He went through this process every other day for two months and then let the trees rest for a month. It takes five or six years for the trees to mature and then they produce for thirty more years.

I stayed for a week but only helped that one night. The village had parties- not on my account- and everyone visited everyone else. These were happy people and they took me in as one of their own.

The next time you put on rubber gloves, see a car rolling down the road, wear a rain coat or see anything made of rubber you might think of these hard working people who get very little for all their effort. I know I do.

I hope you enjoyed this small tale of a writer living in Thailand.  Thank you for reading and I hope you’ll comment!

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22 responses to “Where the rubber meet the road- Rubber Trees of Thailand

  1. A very enlightening post. Thanks for sharing. Sometimes we take the basics for granted. I can imagine the year to dry considering the length of the rainy season.

  2. Dannie, I always love your adventure tales of Thailand. Your posts about the rains were fascinating–to hear that first hand. This post was beautiful! Love your descriptions of the Thai people. Enjoy following you:-)

    • Thank you, Cindy! Fascinating isn’t the word I would use about the floods, lol. That’s a little joke. I’ve seen a side of these great people I never expected to see during this trying time but they will get their smiles back and it is only affecting a small portion of the country. I’ve been wondering about rubber trees every since I was small. My saw one in a store– wasn’t real, but I didn’t know. It was amazing to see how the hard working farmers did get it out. I happy you are enjoying my stories.

  3. You’re right, Nancy. We do take much for granted and there is so much that enlightens me, lol. I’m learning the hard way all the time. Hope you have fair winds and blue skys!

  4. What a wonderful way to learn about how rubber is made! And you got to participate in it too. I love this story and it’s only more heartbreaking hearing about the continued flooding in Thailand. Do you know if this area has been affected as badly as in Bangkok?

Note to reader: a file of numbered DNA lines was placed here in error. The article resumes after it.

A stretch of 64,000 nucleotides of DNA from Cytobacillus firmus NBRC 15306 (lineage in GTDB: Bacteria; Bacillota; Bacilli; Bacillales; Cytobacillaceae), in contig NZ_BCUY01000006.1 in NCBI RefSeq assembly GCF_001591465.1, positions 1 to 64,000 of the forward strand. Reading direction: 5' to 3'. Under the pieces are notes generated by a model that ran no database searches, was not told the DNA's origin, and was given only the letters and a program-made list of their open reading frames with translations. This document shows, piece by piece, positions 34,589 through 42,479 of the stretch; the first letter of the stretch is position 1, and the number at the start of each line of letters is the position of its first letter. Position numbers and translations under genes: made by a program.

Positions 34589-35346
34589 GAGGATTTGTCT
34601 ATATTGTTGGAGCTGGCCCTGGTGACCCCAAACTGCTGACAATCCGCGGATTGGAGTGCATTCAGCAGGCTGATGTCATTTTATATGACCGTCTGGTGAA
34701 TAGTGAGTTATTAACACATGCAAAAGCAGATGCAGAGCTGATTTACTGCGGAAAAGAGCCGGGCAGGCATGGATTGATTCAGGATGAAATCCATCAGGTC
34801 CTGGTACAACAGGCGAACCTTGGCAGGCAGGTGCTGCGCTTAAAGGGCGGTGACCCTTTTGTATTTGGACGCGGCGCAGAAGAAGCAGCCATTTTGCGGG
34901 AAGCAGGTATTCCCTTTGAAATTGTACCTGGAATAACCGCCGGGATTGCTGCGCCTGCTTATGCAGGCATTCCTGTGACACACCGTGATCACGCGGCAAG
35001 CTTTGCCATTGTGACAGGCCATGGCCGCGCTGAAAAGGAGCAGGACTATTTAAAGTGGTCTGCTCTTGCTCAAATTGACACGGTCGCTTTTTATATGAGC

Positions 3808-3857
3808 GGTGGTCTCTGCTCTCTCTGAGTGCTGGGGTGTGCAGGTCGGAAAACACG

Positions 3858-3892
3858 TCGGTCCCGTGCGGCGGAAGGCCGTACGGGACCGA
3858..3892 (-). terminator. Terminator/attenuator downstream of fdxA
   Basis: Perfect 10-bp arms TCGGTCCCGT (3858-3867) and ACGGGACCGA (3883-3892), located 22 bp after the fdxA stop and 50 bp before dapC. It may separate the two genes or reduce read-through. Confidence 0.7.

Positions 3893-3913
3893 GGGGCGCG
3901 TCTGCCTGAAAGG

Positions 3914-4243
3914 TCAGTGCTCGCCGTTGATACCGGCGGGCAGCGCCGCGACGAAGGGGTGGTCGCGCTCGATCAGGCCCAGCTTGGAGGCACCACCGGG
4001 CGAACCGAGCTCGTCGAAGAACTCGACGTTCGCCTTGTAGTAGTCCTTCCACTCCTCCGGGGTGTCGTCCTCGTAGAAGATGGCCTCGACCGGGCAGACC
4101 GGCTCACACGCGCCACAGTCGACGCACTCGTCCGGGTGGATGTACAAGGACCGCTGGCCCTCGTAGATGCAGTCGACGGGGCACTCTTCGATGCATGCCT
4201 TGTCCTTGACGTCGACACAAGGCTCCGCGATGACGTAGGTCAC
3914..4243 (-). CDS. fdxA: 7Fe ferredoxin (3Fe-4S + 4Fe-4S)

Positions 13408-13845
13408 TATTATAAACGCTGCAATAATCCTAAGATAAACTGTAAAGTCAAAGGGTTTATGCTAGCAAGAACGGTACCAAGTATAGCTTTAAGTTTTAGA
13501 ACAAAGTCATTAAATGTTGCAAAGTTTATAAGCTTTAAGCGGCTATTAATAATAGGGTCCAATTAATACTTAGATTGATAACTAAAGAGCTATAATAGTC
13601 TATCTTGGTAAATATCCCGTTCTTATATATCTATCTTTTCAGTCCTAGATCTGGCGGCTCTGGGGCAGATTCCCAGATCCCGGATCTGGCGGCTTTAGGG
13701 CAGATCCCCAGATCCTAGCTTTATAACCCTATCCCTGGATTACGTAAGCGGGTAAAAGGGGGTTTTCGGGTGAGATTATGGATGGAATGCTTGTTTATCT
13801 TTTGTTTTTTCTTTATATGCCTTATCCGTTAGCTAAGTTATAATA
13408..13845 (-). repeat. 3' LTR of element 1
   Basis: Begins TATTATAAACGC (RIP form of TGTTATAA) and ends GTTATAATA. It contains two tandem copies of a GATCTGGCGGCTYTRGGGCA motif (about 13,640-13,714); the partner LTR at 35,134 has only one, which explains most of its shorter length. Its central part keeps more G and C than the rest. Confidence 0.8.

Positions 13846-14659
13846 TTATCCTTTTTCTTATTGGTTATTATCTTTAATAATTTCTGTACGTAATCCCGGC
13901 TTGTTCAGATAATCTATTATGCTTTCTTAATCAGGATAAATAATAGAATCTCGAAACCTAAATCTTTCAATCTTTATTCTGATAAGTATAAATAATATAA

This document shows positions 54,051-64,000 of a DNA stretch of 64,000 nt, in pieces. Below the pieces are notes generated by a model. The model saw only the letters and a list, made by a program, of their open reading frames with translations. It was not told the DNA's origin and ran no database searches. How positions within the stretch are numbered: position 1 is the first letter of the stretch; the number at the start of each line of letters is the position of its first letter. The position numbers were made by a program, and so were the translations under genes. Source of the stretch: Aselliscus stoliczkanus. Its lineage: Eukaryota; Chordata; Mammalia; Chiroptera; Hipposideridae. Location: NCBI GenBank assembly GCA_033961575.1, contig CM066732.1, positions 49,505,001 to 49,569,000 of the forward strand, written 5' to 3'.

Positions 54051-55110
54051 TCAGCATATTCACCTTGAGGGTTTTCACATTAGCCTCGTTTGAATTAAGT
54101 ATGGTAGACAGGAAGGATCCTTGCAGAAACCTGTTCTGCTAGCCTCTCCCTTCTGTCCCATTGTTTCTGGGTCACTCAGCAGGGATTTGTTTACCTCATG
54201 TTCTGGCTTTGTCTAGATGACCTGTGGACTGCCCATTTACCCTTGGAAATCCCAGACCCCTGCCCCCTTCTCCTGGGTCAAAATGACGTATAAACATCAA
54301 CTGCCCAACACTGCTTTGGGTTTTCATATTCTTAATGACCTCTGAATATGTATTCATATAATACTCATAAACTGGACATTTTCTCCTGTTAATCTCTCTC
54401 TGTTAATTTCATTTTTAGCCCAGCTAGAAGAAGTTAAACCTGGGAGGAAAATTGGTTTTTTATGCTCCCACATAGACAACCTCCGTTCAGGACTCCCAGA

Sorry to hear about your bike, Dannie. I’m keeping you in my thoughts and hope the sun comes out and the rain stops.
    eden

    • It is always great to hear from you, Eden! I did enjoy it but wouldn’t want to do it for a living. That area did have some flooding with the heavy rains but not for long. I believe they are now in the dry season. When I write these stories I get an itch to go back and visit. If I do I’ll be sure to let you know.

  5. Dannie, when are you going to write a memoir on your Thailand adventure? The story is wonderful! I know of an area in southern China where they collect tree sap for rubber-making. It sounds like hard work. But I could feel from your story how contented the locals are. I must have been truly rewarding to mingle with simple blessful people. Write more!

    • So good to hear from you, Zee. You were my first ‘author’ friend and I really treasure everything you have to say. Me? A memoir. The truth is a difficult thing to keep real and interesting– perhaps someday when I’m old, lol. That’s why I love to write fiction- one can make a life much more interesting that way.
      You’re right about the people I meet. By our standards they have little but their hearts are so full an they live happy lives. I envy them sometimes.
      You are the one to write about your youth in China. What I have have read is so interesting and exotic.

  6. Oh so interesting, Dannie! A great post! I will say, however, that the whole process sounds a lot like tapping sap from sugar maple trees in Vermont! The only difference is that you don’t have to wait a year before the sap is “ready!” Boil it down right away, and YUM!